•   Shub-Niggurath; black goat of the woods with a thousand young
  •   Cthulu- High priest of the old ones, trapped under the seas until ‘the stars were right’
  •    Tsathoggua- alien toad entity
  •    Under them were the various alien races who visited earth
  •       Mi-Go (Fungi from Yuggoth)- 9th planet from the sun (before Pluto was discovered); stalked backwoods to steal brains using metal cylinders

c)      Ultimately, aliens came down from the stars, ancient societies mistook them for gods (inspiring the first religions), and they promised to return; their evidence is in the anomalous ancient art and architecture.  All of these together were unique to HPL (elements from his predecessors rolled into one mythology).

III. The spread of the ancient-astronaut theory and pseudoscience:

a)      The Lovecraftian circle grew and HPL wrote for others to supplement his income, often intertwining each others’ works; even Blavatsky’s Book of Dyzan was included.  Though HPL didn’t believe in the pseudoscience works, he felt by mixing ‘real world’ books with his own creations would create an air of deeper fiction.

b)      During the 1930s, HPL, Clark Ashton Smith, and Robert E. Howard were prolific writers in Weird Tales, an interchanged each others’ concepts.

c)      After HPL died (1937) August Derleth took up the mantle of keeping HPL’s legacy alive, though somewhat controversially.  He wrote many stories, attributing “collaboration” with HPL even though little (if any existed). Derleth also injected a Judeo-Christiain good vs. evil dichotomy into HPL where none had existed before.

  • He also created his own publishing house to promote HPL, and sent many copies of the pulp overseas to the servicemen of WWII. (Eventually found its way into France)

d)      1940s: UFO craze with new technology, the threat of Communism, and the cinema with ‘alien invader’ movies (often as an analogy for the Red Terror).

  • The US Government used the UFO craze to cover up their top-secret testing of aircraft

e)      1950s: though UFOs/aliens became mainstream (and discredited), and small minority continued to believe an began recounting alien encounters

  • Many of these abductions were inspired by on-screen events

f)       1960s: Twilight Zone and Outer Limits big successes on TV

  • France still recovering from losing its “Great Power” role, and had already embraced HPL (introduced via US troops) in earlier decades. The French took his philosophies a bit more seriously

i.     Two Frenchmen, Louis Pauwles and Jacuqes Bergier (owners of the influential journal Planéte), published a book (Dawn of Magic) that revived an interest in the occult and introduced the philosophy/POV of “fantastic realism” (a new way of looking at the world thus revealing a new reality).  Ultimately, it speculated that aliens may have been responsible for the rise of humans and our culture (a concept invented by HPL).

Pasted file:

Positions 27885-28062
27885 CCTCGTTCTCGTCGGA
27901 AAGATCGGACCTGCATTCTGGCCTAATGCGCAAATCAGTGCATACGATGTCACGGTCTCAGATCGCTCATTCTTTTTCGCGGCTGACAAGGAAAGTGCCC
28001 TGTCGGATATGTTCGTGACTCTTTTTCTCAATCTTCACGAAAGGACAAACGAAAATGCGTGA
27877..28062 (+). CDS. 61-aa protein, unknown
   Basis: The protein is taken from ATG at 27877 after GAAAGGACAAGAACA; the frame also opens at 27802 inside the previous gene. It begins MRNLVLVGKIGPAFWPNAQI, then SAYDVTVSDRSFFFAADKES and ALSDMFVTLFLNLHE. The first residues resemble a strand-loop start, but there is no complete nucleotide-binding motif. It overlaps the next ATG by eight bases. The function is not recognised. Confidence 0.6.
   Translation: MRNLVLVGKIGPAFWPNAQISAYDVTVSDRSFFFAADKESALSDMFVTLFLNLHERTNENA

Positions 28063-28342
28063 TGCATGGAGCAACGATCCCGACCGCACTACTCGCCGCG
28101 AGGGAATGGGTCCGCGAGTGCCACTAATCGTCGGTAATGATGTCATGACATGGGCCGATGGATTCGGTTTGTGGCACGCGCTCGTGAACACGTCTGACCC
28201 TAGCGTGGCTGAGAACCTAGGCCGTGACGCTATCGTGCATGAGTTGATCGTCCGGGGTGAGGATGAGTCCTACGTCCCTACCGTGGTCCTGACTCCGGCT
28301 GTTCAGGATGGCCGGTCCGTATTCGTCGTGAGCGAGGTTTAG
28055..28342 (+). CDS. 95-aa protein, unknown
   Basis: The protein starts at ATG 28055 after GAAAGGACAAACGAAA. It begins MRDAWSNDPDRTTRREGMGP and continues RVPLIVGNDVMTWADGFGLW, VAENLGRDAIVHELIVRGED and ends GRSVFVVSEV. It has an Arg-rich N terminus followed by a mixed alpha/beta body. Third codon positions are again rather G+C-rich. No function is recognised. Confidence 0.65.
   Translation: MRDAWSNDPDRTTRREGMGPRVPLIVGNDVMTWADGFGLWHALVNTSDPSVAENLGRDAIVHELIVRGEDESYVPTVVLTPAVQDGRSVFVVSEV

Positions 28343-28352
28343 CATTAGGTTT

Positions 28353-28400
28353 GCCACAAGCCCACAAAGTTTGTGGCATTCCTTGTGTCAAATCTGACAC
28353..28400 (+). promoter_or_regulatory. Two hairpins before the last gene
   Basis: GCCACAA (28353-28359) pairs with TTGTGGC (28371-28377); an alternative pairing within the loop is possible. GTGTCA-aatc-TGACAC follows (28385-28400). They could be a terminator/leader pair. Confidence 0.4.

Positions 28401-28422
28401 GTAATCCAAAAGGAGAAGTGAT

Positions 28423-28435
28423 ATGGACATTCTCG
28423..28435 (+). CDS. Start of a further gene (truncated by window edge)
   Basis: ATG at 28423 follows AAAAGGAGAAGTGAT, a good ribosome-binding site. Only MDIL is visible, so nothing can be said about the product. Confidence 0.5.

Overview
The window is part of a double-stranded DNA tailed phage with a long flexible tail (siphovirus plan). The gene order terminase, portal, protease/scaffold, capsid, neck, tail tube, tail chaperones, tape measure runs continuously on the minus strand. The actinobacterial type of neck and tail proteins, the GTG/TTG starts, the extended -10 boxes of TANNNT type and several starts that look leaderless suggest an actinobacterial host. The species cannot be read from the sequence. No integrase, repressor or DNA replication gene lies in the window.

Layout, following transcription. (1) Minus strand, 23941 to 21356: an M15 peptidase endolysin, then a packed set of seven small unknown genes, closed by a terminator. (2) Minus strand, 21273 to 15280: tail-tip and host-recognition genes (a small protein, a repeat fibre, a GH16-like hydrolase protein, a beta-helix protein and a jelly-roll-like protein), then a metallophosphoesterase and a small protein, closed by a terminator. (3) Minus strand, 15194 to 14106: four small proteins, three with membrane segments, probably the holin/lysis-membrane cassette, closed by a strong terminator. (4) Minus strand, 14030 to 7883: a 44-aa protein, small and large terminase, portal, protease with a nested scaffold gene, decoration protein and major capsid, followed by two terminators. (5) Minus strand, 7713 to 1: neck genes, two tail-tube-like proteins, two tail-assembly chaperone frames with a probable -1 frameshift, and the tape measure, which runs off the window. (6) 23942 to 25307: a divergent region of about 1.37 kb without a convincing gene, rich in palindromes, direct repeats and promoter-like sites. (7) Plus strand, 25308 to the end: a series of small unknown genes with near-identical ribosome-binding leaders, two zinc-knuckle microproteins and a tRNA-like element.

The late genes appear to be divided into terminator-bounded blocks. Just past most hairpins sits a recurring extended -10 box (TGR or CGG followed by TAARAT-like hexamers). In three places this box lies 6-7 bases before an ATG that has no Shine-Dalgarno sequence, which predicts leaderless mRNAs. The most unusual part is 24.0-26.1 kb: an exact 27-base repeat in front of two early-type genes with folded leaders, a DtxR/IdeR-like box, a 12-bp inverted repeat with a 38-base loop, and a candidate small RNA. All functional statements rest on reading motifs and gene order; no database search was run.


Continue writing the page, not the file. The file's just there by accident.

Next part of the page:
ii.     This work drew heavily on Donnelly and Fort, asserting that the positivism of archeology could never get the explanation of the past correct

iii.     Also discussed HPL alongside Einstein and Jung

g)      1970s: In turn, Robert Charroux expanded on the alien-astronaut theme, writing several books (eventually appearing in the US)

h)      Erich von Daniken (Swiss) read Charroux’s books, embezzled funds to travel the world in search of archeological sites, and wrote Chariots of the Gods? And sold 6.5 million copies in the US and 60 million world-wide!

  • The media (TV, talk shows, etc.) spread the word, and people began believing in it.  Scientists refuted it, but their protestation fell on deaf ears.
  • It spoke in “may have beens” and “perhaps” so didn’t really say anything definitive. It ridiculed the establishment, academia, and relevant authorities which struck a chord with the US audience of the 1970s.
  • His follow-up book even quotes extensively from the Book of Dzyan (and admits in his intro that he is no scholar).

i)       1976

  • Robert Temple’s The Sirius Mystery

i.     Frog people from the star Sirius gave civilization to mankind around 5000 BCE, and the government was persecuting him for revealing this secret

  • Though debunked, the book seemed scholarly b/c of footnotes, complexity, and length
  • Zecharia Sitchin’s The Twelfth Planet

i.     Claimed to be the only one able to “correctly” translate Sumerian, and says they show how aliens called Annunaki visited earth and created humans to mine gold for them.

ii.     Brought the study of our past to the masses; gave lectures and certificates out if you attended

  • Viking probe records the ‘face on Mars’
  • L. Sprague de Camp’s biography of HPL brings him back for good
  • Claude Vorilhon begins the Raëlian Revolution

j)       1990s (resurgence in the unexplainable and alternative archeology)

  • 1995- Graham Hancock’s Fingerprints of the Gods; something in human’s past was amiss, but dumped aliens in favor of  a lost civilization (respected journalist, good writer)
  • 1996- put aliens back in the equation
  • Overall a backlash against the establishment—trying to democratize the study of our past (Internet allowed like-minded people to shelter together)
  • Many of the works in the 1990s relied on the “authority” of earlier works from  1976 especially.

k)      Raëlians- a religion synthesizing Daniken’s appeal to mysterious past with Sitchin’s quasi-religious evocation of the aliens’ return.